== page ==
Transparency is key. Without transparency, business is simply marking its own homework as far as rights and wages are concerned. Transparency needs to be systematic. This is where credible standards and certification play a leading role. Another step that the Government of Canada could do to is to follow in the footsteps of the EU and lead by example by revisiting the federal government's public procurement standards to choose Fairtrade certified products and other sustainable procurement considerations. Other Canadian institutions are currently doing this with our Fairtrade towns, cities, and campus programs.
    Finally, but most importantly, we need to invest in strengthening communities, farmers, and workers themselves. When people have the strength and capacity to speak for themselves and negotiate, conditions and wages improve. Without the space and permission for workers to advocate for their own rights, at the end of the day, regulation can only go so far.
    Thank you very much for your attention. I look forward to your questions.


    Thank you very much, Mr. Smith.
    We're going to turn over to Mr. Chant now, from Loblaws.
    Good afternoon. My name is Bob Chant. I serve as the senior vice-president of corporate affairs and communication at Loblaw Companies.
    Mr. Chair, thank you for the opportunity once again to address the committee in relation to this important matter. I don't need to remind everyone that last week was the anniversary of the tragedy at Rana Plaza, and on behalf of our entire organization, all of our colleagues, I'd like to once again extend sincerest condolences to the victims and the families who were affected by the tragedy. While we do not forget its tragic beginnings, we are proud to have made Loblaw a contributing voice in the response to Rana Plaza and its unfolding legacy related to workplace safety.
    We continue to believe that the manufacturing community and overall economy of Bangladesh benefit from our presence, our attention, and our long-term commitment. Over the past 12 months Loblaw has worked with a number of individuals, industry, government, NGOs, and the International Labour Organization to respond to the human tragedy of Rana Plaza and to improve the standards that will define and protect the safety of workers from here forward.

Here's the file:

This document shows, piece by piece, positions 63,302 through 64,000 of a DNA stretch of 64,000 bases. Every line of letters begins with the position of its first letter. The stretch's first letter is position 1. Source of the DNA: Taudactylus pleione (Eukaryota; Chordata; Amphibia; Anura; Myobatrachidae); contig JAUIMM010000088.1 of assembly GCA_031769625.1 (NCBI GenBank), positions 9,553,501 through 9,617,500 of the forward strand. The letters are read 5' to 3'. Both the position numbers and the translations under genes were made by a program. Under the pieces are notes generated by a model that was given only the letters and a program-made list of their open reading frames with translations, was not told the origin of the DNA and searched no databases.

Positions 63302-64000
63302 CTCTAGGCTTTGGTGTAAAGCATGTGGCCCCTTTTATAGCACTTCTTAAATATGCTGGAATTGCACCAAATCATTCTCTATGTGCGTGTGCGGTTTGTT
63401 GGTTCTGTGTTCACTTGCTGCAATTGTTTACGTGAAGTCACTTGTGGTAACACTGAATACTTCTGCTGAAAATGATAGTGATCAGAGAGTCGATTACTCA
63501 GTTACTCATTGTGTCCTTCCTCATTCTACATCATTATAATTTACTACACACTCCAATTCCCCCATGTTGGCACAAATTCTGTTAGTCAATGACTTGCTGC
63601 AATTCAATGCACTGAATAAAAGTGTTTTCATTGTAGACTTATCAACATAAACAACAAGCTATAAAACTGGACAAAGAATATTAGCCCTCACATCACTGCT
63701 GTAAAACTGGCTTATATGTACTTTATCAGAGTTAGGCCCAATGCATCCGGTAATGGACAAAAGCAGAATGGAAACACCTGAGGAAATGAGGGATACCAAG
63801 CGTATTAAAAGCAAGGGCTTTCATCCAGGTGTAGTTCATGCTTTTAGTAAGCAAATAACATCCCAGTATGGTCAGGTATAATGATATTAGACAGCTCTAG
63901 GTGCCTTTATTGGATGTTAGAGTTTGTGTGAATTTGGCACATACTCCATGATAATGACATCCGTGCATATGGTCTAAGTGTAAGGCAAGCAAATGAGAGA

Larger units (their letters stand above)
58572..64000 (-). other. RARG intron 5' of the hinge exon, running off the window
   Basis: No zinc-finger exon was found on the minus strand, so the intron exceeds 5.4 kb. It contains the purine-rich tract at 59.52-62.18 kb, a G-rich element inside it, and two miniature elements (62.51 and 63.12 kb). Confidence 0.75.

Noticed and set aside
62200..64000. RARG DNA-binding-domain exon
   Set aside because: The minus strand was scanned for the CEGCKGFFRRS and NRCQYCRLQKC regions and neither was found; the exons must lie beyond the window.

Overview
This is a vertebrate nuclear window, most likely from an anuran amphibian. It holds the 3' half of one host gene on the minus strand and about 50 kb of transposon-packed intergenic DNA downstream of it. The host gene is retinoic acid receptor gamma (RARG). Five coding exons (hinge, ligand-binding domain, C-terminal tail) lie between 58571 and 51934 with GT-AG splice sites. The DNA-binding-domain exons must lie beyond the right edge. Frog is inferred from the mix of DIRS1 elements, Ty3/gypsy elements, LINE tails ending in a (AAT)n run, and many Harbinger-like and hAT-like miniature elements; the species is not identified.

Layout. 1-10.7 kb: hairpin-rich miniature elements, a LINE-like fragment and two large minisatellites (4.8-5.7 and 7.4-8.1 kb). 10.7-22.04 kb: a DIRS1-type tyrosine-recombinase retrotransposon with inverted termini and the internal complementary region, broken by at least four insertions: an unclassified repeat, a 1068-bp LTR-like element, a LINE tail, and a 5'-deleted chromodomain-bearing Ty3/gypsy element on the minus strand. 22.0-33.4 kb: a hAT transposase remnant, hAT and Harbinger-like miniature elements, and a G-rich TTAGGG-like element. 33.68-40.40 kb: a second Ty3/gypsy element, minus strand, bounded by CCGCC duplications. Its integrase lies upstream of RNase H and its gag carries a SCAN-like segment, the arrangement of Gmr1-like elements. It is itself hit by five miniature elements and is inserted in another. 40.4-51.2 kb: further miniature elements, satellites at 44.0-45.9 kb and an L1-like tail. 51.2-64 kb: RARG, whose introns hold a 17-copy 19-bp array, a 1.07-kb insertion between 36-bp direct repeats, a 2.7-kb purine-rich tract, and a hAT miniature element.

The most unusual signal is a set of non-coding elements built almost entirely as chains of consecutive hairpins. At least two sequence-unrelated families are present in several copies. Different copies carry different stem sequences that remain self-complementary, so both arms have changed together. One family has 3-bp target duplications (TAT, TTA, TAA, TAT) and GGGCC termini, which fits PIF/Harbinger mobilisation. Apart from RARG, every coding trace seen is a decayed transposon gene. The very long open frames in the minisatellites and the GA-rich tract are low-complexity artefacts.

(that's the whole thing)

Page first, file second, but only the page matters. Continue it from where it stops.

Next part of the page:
When I addressed this committee last May I shared with you the Loblaw plan of action, and today I'm proud to report on the considerable progress we have made.
    In the past year Loblaw has become a lead contributor in the financial response to this tragedy, having committed $5 million for local relief and compensation. That includes over $3.7 million in victim compensation provided to the ILO-led trust fund for long-term compensation to injured workers and the families of deceased workers.
    In addition, $1 million is being provided to Save the Children in Bangladesh and the Centre for the Rehabilitation of the Paralysed for textile workers in Savar. An additional $285,000 was provided in short-term compensation to bridge between the time of the incident and the long-term compensation that has just started to flow in the last couple of weeks.
    As I mentioned, Loblaw has publicly committed to maintaining production in Bangladesh while also contributing to improving workplace conditions in the country. The company has made every effort to be a leading voice on this topic, making public commitments and public statements on an issue that many other brands have chosen to avoid.
    We also became an early signatory and the only Canadian company committed to membership in the accord for fire and building safety in Bangladesh. The accord is an independent legally binding agreement to make all garment factories in Bangladesh safe workplaces. It includes independent safety inspections at factories and public reporting of the results of these inspections. Where safety issues are identified, retailers commit to ensuring that not only are repairs carried out, but that sufficient funds are made available to make those reparations and that workers at these factories continue to be paid a salary while the improvements are being done.